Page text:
Forbes-names-Angela-Merkel-most-powerful-woman-in-the-world-for-6th-year. NEW YORK CITY, N.Y., Forbes magazine named its 2016 World’s 100 Most Powerful Women with German Chancellor Angela Merkel topping the list for the sixth year in a row.
The magazine’s list includes politicians, business leaders, entrepreneurs, investors, scientists and philanthropists.
Merkel, who has been Germany’s head of state since 2005, also was second on the list of the magazine’s 2015 World’s Most Powerful People, behind Russian President Vladimir Putin.
The second most powerful woman named on the Forbes list this year was Democratic presidential candidate Hillary Clinton, who was also second last year. She was followed again by Federal Reserve Chairwoman Janet Yellen in third, with philanthropist Melinda Gates at No. 4 and General Motors GM CEO Mary Barra at No. 5.
International Monetary Fund managing director Christine Lagarde stays at No. 6, followed by Facebook COO Sheryl Sandberg and YouTube CEO Susan Wojcicki. Meg Whitman, the CEO of HP, moved to No. 9 and Ana Patricia Botín, the chairwoman of Banco Santander, is No. 10.
Of the 100 on the list, 26 are political leaders, including 11 heads of state as well as a 90-year-old monarch, Queen Elizabeth of Great Britain.
“In societies where men are truly confident of their own worth, women are not merely tolerated but valued,” said Aung San Suu Kyi , who was No. 26 and winner of the Nobel Peace Prize and newly elected defacto leader of Myanmar.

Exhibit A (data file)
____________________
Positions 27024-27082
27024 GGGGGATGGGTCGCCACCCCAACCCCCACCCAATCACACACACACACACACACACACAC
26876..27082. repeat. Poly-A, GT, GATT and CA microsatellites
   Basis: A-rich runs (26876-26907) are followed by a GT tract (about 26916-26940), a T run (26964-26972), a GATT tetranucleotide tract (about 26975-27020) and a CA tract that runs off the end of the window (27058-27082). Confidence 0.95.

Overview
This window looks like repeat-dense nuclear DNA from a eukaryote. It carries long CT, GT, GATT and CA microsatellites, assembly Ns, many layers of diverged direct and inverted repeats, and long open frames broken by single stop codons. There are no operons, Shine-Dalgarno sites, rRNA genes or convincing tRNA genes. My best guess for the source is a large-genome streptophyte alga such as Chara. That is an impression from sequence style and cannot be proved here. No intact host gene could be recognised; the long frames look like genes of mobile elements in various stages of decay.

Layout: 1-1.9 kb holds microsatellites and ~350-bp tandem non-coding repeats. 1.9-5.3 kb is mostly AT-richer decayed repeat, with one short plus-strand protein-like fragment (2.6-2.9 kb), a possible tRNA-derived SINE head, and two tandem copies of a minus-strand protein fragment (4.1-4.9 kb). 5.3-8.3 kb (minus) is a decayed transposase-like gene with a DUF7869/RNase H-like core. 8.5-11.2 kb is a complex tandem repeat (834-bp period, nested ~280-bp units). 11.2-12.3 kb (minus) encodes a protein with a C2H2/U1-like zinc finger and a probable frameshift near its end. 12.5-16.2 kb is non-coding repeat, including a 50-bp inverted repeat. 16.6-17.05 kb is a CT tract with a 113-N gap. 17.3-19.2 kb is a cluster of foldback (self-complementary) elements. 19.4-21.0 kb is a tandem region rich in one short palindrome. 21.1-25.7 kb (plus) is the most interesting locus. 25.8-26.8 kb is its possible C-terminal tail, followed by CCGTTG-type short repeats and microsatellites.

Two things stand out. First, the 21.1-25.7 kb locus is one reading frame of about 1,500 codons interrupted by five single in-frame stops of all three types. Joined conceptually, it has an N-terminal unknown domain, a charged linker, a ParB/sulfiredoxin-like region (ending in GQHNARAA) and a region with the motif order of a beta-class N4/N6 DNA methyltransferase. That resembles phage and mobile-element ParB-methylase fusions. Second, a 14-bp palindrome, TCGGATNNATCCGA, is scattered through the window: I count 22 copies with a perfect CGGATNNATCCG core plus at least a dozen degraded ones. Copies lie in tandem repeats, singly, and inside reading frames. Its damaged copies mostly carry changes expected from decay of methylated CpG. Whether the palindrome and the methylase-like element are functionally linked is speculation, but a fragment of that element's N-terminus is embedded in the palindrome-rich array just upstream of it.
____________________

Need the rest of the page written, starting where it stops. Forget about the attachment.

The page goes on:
Forbes said the four criteria were money (either net worth, company revenues or GDP), media presence; spheres of influence; and impact within the context of each woman’s field and outside it.
Forbes decided to eliminate the celebrities category to make room for political leaders. Last year’s list included entertainers Ellen Degeneres, Taylor Swift andAngelina Jolie.
In its article, Fores noted “power can be subjective. Is it control, or is it influence?”
Ameenah Gurib-Fakim, the first woman to become president in Mauritius, says it’s influence. “People say to have power, you hire and you fire,” she says. “I don’t subscribe to this notion. For me, power is the ability to influence. If you can influence in the long-term by leaving behind a legacy, to me, that’s real power.”
By Allen Cone